“That can be really harmful to people that are involved. Sometimes they really can’t wait to get to trial before they’re going to be impacted in a meaningful and significant manner,” said Conrad Meis, an attorney in Algona and president of the Iowa Association for Justice.
If courthouse functions are forced to close, that would add financial burdens to individuals forced to travel to neighboring county courthouses and law enforcement agencies that would have to transport those charged with crimes, court workers and advocates said.
The added burdens can even make prosecuting attorney’s jobs more challenging because it can make it more difficult to convince witnesses to testify in trials that become delayed or moved to neighboring counties, Meis said.
“What it means is it makes it more difficult for people to have the opportunity to tell their story in court and have their day in court and say why they’re entitled to justice. That really becomes an issue,” Meis said.
Many court workers and justice advocates boiled down the issue to their belief that the budget cuts are undermining the state’s constitutionally mandated system of justice.
“Our state has nothing less than a constitutional responsibility to properly fund our judicial system. Ever-increasing budget cuts threaten the ability of all Iowans to access justice to protect their constitutional rights, as well as access for day-to-day criminal and civil matters,” Rita Bettis, legal director for the American Civil Liberties Union of Iowa, wrote in an email to the bureau. “Cutting back on the process by which people can get access to fair and thorough justice is tragically short-sighted and threatens the ability of all Iowans to meaningfully protect civil and constitutional rights.”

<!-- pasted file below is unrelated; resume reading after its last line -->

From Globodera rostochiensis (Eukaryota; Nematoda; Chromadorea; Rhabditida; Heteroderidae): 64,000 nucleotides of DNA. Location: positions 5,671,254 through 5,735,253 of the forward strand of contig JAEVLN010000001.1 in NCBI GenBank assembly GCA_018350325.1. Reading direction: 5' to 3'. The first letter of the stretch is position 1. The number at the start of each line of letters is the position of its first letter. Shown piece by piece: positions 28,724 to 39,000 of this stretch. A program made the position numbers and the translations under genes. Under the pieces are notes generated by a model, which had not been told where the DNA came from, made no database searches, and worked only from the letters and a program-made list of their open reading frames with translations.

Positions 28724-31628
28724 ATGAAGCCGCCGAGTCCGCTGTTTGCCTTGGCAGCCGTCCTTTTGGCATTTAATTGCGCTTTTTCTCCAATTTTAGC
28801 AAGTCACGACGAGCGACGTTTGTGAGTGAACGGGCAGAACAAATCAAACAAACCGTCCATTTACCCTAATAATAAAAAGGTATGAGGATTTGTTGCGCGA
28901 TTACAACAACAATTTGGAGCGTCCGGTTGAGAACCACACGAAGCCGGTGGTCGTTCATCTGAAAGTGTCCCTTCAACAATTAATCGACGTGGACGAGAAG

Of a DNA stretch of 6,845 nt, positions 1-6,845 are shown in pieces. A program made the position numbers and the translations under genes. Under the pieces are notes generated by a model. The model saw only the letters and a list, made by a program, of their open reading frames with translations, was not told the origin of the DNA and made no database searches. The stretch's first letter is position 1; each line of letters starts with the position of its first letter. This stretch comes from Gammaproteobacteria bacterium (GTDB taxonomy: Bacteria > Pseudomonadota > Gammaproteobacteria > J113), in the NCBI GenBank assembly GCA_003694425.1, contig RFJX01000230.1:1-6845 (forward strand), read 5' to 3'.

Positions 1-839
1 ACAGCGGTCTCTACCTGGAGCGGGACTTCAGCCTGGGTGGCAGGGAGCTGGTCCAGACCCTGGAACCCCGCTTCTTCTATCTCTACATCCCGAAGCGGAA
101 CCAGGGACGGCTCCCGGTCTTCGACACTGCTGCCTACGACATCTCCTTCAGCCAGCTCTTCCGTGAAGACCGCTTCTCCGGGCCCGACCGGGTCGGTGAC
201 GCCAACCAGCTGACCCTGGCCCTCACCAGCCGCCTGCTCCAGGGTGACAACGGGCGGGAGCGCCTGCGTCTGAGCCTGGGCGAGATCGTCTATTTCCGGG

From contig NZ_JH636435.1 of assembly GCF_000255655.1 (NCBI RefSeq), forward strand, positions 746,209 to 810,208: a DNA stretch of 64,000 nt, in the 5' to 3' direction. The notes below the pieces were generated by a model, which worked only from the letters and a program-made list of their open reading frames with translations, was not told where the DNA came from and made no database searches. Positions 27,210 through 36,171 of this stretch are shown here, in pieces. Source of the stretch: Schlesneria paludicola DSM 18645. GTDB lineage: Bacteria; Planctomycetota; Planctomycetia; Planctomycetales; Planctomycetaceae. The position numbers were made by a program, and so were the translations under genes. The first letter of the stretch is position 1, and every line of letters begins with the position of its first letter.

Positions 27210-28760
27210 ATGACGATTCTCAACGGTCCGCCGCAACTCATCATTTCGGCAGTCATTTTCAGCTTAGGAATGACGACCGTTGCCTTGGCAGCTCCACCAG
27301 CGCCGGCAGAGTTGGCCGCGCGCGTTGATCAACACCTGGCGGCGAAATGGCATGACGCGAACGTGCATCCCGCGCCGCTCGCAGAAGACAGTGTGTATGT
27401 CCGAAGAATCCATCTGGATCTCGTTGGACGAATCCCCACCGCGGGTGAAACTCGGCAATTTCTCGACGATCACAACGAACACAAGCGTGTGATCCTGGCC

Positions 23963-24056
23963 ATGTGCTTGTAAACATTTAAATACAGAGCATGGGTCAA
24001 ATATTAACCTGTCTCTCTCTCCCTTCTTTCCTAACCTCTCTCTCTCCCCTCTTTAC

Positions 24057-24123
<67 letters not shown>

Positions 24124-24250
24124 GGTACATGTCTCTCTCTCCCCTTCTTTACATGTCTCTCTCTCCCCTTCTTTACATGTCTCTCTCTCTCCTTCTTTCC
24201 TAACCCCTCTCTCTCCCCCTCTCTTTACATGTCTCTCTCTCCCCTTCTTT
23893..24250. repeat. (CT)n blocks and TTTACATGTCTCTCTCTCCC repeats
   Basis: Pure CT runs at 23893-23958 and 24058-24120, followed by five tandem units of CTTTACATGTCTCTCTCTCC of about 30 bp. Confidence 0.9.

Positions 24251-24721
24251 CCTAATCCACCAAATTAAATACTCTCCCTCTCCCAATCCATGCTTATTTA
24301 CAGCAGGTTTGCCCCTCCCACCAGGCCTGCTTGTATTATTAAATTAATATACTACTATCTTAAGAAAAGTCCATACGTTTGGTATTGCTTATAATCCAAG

State lawmakers and the governor in the coming weeks will finalize their plans to balance the state budget for the budget year that ends June 30 by cutting at least $36 million in spending.
Some lawmakers want to make even deeper cuts to avoid having to make another round of midyear cuts if revenue continues to under perform.
In his letter to senators, Eckley implored lawmakers to consider eliminating the judicial branch’s spending cuts altogether, or at the very least negotiating a spending cut closer to the $1.6 million recommended by Reynolds than the $4.8 million proposed by the Senate.
Reynolds, who became governor in 2017 and started her political career working in the Clarke County courthouse as county treasurer, said she thinks her budget plan accomplishes the dual goals of balancing the state’s books without causing a massive disruption to its judicial system. She acknowledged any cuts will impact Iowans’ access to justice.
“I think there’s ways that we can respect some of the things that are real important to (the courts) by really reducing the impact on Iowans and services,” Reynolds said.
Linda Upmeyer, the Republican Speaker of the Iowa House, said she questions whether the courts would need to enact layoffs and closures to the degree the judicial branch suggested in the wake of the Senate Republicans’ proposal.
“I doubt that they’re going to need to close 30 courthouses,” Upmeyer said. “I sure hope not, because that would seem like not trying very hard.”
While lawmakers and the governor work out the details of the budget adjustments, court officials are bracing for and lamenting the potential impact.
“The point is we’re creating barriers to justice,” Meis said. “There shouldn’t be barriers to justice for anybody in Iowa.”